It is interesting to note how the ancient rituals were continued through reinterpretation during the 11th-13th century by the neo-Confucians that have shaped what the Chinese ritual life is like today. Two books are particularly important: Sima Guang’s Records of Rites (Sima Shi Shu Yi) by Sima Guang and Chu Hsi’s Family Ritual (Chu Hsi Jia Li) by Chu Hsi (Zhu Xi).

The dramatic changes in China in the late 19th century and early 20th century, marked by the May Fourth Movement (1919), were vividly expressed through the changes of everyday life, for example, hair style, dress style, wedding ceremony, ban of footbinding, and funeral.

While we say that China is changing rapidly, we find that the weddings and funerals are fundamentally the same as they were prescribed over two thousand years ago. How shall we understand this continuity?

Last but not least, we see that, in the process of Chinese interacting with the world, Chinese restaurants and films, among other cultural forms, have played a major role in presenting and represent Chinese culture. How important are those restaurants to Chinese weddings and funerals? What would those films be like without the rituals of birth, wedding, and funeral? Why is fengshui increasingly popular in burial (to whom) and in business (to whom)?

The study of Chinese rites of passage is indeed a unique and little explored channel to unveil the "mystery" of Chinese culture.

Selected Further Readings on Chinese Ritual and Culture:

There are four categories, and they are:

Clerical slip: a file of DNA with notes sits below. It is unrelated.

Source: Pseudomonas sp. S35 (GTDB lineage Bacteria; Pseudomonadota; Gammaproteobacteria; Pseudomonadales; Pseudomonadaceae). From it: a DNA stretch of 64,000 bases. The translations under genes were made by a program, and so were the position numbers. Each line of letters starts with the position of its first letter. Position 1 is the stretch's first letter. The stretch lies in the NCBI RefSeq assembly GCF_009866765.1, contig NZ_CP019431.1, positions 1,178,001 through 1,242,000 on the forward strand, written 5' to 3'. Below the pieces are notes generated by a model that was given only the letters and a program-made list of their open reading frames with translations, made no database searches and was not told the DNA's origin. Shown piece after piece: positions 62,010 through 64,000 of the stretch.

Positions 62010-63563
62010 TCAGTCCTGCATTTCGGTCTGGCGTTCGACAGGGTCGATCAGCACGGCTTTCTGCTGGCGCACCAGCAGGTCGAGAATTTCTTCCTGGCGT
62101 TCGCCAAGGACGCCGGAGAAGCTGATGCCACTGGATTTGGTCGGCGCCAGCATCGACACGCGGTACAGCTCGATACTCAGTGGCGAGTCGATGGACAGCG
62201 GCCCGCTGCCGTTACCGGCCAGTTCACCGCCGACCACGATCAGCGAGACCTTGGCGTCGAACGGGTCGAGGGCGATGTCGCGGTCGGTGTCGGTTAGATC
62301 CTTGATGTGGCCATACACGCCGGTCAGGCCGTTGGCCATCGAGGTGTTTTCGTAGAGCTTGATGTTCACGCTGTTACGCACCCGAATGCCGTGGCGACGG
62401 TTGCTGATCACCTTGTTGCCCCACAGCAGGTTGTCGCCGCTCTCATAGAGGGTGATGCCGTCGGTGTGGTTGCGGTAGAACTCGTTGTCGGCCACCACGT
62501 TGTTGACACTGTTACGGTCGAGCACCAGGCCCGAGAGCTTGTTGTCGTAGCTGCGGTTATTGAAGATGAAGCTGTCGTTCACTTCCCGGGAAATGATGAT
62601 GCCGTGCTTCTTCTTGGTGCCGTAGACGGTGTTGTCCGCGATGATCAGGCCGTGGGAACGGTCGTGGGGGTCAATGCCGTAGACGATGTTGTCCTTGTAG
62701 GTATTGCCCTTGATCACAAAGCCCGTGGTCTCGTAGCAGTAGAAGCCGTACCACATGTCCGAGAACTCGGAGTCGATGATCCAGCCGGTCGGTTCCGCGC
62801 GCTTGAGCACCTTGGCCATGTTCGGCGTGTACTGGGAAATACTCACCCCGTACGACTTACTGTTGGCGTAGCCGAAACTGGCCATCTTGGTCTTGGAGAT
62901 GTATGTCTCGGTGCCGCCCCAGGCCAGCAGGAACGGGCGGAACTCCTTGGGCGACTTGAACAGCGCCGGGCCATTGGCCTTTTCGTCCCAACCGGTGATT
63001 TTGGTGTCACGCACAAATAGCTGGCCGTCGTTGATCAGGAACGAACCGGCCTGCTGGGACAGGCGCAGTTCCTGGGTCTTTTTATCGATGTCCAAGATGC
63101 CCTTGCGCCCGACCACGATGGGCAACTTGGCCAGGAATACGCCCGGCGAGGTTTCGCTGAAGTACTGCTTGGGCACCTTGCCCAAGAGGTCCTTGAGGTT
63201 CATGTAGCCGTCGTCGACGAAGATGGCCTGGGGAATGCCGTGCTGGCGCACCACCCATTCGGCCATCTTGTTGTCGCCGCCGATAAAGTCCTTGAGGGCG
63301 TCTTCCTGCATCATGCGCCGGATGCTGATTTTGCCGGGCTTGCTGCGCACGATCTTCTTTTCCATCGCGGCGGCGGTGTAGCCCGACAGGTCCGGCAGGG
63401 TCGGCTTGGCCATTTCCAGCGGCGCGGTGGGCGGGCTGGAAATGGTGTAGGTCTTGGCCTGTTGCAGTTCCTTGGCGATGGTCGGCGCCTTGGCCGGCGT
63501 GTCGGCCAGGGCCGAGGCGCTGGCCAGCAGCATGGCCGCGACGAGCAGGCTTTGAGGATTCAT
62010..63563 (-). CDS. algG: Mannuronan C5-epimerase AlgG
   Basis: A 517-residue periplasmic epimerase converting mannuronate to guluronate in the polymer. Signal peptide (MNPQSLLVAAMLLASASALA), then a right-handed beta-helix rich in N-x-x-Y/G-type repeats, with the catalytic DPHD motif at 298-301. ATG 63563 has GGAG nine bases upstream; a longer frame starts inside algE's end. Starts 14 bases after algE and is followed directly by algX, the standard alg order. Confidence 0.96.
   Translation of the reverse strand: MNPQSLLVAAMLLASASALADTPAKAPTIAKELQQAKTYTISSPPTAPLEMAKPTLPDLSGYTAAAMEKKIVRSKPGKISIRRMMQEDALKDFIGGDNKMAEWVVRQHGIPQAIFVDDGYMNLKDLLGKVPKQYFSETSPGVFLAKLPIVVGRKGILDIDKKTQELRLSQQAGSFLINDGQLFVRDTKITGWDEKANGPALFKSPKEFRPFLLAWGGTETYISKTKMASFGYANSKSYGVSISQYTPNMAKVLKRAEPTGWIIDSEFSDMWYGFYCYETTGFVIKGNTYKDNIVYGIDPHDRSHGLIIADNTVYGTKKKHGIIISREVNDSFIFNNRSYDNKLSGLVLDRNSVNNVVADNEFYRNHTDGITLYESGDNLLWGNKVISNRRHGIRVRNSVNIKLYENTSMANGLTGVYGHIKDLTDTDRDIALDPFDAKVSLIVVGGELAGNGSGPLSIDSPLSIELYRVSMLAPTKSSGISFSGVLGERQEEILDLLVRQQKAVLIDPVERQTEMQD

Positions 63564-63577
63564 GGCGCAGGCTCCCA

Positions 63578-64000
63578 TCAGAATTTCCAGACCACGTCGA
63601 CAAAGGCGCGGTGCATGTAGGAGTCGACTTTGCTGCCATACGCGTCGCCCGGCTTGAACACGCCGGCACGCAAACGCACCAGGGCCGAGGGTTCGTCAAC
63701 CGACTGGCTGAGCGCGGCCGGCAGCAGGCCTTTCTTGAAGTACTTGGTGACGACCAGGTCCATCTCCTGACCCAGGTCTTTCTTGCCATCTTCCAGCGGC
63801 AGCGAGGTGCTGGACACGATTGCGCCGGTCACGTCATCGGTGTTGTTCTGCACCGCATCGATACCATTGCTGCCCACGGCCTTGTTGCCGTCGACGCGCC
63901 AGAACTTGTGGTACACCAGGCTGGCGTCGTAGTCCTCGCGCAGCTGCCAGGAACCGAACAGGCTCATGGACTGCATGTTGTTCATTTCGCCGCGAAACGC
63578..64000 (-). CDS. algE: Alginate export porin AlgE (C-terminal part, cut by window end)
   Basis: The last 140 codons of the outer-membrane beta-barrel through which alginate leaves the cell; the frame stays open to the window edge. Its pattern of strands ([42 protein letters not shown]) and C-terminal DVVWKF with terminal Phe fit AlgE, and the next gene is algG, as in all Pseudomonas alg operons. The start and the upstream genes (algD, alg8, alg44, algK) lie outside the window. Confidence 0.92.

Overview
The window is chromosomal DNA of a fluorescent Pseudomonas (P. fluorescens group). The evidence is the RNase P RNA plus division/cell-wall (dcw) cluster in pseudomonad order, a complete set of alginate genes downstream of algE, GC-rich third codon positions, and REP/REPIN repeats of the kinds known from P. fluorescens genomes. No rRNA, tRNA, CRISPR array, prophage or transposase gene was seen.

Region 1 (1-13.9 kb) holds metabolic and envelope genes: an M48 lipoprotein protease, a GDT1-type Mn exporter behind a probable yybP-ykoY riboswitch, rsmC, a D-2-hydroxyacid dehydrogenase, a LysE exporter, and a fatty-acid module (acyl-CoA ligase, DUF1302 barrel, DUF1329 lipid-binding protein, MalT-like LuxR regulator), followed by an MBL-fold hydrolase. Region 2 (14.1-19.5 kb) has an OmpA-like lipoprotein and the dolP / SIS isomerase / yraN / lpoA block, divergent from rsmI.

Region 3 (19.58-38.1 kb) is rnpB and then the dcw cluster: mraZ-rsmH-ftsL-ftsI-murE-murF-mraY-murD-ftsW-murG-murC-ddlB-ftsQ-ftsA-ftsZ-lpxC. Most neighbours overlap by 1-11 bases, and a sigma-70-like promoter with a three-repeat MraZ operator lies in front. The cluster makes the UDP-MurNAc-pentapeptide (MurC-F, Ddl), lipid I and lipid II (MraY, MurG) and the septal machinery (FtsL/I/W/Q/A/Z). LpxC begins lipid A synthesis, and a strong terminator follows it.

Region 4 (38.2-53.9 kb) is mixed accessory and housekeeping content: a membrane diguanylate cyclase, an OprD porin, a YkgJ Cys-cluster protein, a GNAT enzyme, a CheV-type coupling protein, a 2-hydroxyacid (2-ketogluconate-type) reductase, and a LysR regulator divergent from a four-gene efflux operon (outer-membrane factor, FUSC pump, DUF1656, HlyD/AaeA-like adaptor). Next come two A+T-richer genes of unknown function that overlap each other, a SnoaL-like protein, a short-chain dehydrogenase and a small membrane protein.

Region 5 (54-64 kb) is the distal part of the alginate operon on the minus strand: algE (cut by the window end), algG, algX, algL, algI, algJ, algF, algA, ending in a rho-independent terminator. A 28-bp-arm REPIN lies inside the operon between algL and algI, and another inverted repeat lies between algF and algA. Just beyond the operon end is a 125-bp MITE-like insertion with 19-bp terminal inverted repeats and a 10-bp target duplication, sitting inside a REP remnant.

I. Ritual Studies in General;
II. Related Chinese Culture in General;
III. Chinese Ritual Studies in General;
IV.Chinese Rites of Passage in Text and Practice.


I. Ritual Studies in General:

Bell, Catherine M. Ritual: Perspectives and Dimensions. New York: Oxford University Press, 1997.
---------. Ritual Theory, Ritual Practice. New York: Oxford University Press, 1992.

Ben-Amos, Dan. "Toward a Definition of Folklore in Context." Journal of American Folklore 84:3-15. Reprinted in Toward New Perspectives In Folklore. eds. A. Paredes and R. Bauman. Austin: University of Texas Press, 1971.

Bendann, Effie. Death Customs: An Analytical Study of Burial Rites. New York: Knopf. Reprint, 1990[1930].

Bloch, Maurice. Prey into Hunter. Cambridge: Cambridge University Press, 1992.
--------. Ritual, History and Power: Selected Papers in Social Anthropology. London: The Athlone Press, 1989.

Block, Maurice and Jonathan Parry. eds. Death and the Regeneration of Life. Cambridge; New York: Cambridge University Press, 1982.

Brunvand, Jan Harold. The Study of American Folklore: An Introduction. New York & London: W. W. Norton & Co., 1998. GR105 B7 1998

Coffin, Margaret M. Death in Early America: The History and Folklore of Customs and Superstitions of Early Medicine, Funerals, Burials and Mourning. New York: Nelson, 1976.

Davies, Douglas J. Death, Ritual and Belief: The Rhetoric of Funerary Rites. London and Washington: Cassell, 1997.

Driver, Tom F. The Magic Of Ritual: Our Need For Liberating Rites That Transform Our Lives And Our Communities. San Francisco: Harper San Francisco, 1991.

Douglas, Mary. Natural Symbols: Explorations In Cosmology. With a new introduction by the author. 1st Pantheon paperbacks ed Pub. New York: Pantheon Books, 1982[1973].
---------. Purity and Danger: An Analysis of the Concepts of Pollution and Taboo. New York and London: Ark Paperback, 1966.

Doty, William G. Mythography: The Study Of Myths And Rituals. University of Alabama Press, 1986.

Durkheim, E. Les Formes Elementaires de la vie Religieuse: le Systeme Totemique en Australie. Paris: Alcan. 1912. The Elementary Forms of the Religious Life, trans. J. W. Swain, New York: The Free Press. 1915, 1965,

Eliade, Mircea. The Myth of the Eternal Return: Or, Cosmos and History. Trans. By Willard R. Trask. 1965[1959]. 2nd printing with corrections. Princeton: Princeton University Press.